San Jose Gaining International Attention, Says Mayor
San Jose and Silicon Valley are bursting onto the international scene and foreign investment dollars are pouring into the region, according to San Jose Mayor Sam Liccardo. Proposed infrastructure improvements and a boost in manufacturing will “keep the good times going,” he said.
The mayor spoke to a crowd of 240 at Bisnow’s Silicon Valley State of the Market event yesterday.
Investors from Asia, Taiwan and India, among others, are turning to San Jose as an ideal city. Downtown San Jose boasts six high-rises financed by Chinese investors. Sam said San Jose is benefiting from the declining economy in China, which has a three-to-one debt to GDP ratio.
“Smart money is looking elsewhere to get dollars out of China,” Sam said, “and the good news is that Silicon Valley is seen as a destination for those dollars. We are working aggressively to make sure those dollars come to San Jose.”
Investors are already doubling down on San Jose with Trammell Crow’s recent $600M project proposed across from the SAP Center being the largest private sector investment in downtown’s history, he said.
Sam expects additional focus on downtown, especially if transportation initiatives, such as Measure B, pass in November. Measure B, which would increase the sales tax by a half-cent and raise $6.3B over 30 years, would fund further BART expansion, with its latest expansion into Berryessa set to open next year, into Downtown San Jose and Santa Clara. Nearly $1B from the measure for Caltrain would double its capacity, which is now supporting 65,000 riders each day.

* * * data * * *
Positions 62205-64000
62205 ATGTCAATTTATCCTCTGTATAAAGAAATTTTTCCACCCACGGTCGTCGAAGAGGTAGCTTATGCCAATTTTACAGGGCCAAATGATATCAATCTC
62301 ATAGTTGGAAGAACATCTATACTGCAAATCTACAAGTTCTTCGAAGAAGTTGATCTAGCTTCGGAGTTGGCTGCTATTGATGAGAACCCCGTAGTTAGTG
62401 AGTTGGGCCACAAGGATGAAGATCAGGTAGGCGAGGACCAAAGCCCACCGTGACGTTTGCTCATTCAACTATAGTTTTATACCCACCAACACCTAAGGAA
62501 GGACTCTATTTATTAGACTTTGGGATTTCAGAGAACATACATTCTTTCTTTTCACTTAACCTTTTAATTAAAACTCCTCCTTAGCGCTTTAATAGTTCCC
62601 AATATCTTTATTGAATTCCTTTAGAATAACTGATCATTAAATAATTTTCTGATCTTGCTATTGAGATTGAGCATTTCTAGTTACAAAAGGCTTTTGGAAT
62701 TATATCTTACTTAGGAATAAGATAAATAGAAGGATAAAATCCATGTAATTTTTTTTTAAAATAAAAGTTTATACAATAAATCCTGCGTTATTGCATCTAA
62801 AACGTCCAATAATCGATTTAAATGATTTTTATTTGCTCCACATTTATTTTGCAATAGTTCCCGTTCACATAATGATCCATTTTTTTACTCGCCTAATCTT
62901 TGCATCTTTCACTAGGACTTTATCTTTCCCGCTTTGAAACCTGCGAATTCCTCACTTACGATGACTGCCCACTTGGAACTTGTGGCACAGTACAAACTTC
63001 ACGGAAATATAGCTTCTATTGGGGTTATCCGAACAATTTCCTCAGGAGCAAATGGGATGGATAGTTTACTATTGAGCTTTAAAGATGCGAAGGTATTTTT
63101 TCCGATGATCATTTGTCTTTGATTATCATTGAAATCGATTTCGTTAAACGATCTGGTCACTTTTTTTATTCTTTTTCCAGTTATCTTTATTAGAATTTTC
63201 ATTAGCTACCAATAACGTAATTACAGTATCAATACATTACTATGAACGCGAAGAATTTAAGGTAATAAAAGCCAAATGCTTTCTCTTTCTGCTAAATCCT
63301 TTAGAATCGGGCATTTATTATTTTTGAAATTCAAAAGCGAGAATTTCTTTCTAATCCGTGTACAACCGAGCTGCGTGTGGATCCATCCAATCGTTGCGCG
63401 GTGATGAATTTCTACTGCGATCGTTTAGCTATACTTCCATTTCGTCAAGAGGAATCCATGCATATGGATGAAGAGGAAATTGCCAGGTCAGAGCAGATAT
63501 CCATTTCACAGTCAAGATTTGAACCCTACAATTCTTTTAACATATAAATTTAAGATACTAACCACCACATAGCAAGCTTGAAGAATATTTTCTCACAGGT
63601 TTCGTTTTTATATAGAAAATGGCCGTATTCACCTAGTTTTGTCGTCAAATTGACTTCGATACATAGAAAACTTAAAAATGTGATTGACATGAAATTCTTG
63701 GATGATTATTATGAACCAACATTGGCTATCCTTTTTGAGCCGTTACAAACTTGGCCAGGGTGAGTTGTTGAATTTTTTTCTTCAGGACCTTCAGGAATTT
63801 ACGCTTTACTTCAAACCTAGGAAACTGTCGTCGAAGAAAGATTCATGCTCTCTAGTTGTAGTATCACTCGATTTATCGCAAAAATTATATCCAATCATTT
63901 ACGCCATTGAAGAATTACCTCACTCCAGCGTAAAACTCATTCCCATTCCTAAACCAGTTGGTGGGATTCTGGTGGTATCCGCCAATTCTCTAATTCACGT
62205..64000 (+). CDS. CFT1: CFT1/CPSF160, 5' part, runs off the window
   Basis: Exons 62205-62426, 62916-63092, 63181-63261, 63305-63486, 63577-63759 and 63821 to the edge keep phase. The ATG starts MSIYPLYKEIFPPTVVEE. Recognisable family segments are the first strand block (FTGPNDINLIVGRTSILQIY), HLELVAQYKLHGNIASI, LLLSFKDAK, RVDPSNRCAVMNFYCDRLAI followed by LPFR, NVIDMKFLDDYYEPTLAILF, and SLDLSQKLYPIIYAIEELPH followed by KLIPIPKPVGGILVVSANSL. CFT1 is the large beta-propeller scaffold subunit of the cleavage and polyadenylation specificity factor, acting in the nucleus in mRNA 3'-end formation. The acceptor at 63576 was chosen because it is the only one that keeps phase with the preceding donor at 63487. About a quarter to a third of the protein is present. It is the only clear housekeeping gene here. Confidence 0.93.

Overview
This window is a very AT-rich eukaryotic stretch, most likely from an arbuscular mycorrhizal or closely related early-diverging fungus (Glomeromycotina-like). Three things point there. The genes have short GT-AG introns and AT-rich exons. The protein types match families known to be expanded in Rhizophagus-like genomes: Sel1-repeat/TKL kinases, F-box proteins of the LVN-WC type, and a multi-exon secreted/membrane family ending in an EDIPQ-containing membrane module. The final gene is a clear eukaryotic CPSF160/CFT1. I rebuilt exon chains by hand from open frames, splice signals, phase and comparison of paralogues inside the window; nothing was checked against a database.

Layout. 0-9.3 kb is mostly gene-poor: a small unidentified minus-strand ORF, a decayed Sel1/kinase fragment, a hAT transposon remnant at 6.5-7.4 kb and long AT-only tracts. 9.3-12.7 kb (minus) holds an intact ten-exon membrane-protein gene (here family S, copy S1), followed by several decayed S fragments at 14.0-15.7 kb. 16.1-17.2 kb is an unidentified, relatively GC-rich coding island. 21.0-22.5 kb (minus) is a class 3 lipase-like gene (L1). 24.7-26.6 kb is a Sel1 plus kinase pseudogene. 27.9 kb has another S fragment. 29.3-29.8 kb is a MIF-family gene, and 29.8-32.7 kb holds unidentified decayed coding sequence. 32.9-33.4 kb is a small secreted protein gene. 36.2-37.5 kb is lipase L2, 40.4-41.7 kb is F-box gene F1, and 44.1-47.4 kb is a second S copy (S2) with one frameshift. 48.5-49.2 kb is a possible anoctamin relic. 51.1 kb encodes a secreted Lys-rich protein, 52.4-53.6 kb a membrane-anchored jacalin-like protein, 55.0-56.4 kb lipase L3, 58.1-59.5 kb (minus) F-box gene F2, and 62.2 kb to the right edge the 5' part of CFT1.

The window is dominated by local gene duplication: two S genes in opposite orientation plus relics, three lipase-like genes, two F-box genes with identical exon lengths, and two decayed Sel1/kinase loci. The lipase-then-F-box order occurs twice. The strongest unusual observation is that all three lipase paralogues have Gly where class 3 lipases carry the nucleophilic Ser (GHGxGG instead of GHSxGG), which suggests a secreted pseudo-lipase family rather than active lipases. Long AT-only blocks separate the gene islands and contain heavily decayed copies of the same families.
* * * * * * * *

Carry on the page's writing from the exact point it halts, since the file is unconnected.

“We obviously need to make critical investments in our infrastructure from our streets and roads to expressways and freeways,” Sam said. Along with a BART extension, electrified Caltrain, a rapid-transit line under construction and existing Amtrak Capital Corridor lines, the mayor anticipates 600 trains a day running through Diridon Station within the next nine years.
Manufacturing is also “cool again” in San Jose, he said. “We are certainly benefiting enormously from our role as a city with the highest concentration of tech manufacturing. One out of seven jobs [in San Jose] are manufacturing related.”
Sam said the city will do everything it can to promote development and attract investors and manufacturing. It offers incentives for companies looking to retrofit older industrial buildings for manufacturing. Incentives include waiving fees, accelerated timelines and permits within 60 days. The city is also helping reduce energy costs and promoting workforce training.
San Jose has launched online permitting systems allowing for about 90 permits to be obtained without going to City Hall. The city also plans to create additional incentives in North San Jose, which is amenity-deprived and needs more retail and entertainment venues.
“We’re seeing gains on the large projects," Sam said. "Now the focus is how we can improve the speed of service for the small to mid-rise projects where we know we’ve struggled in the past. With new technology and new blood in City Hall, I think you’re going to see a lot of great things happening."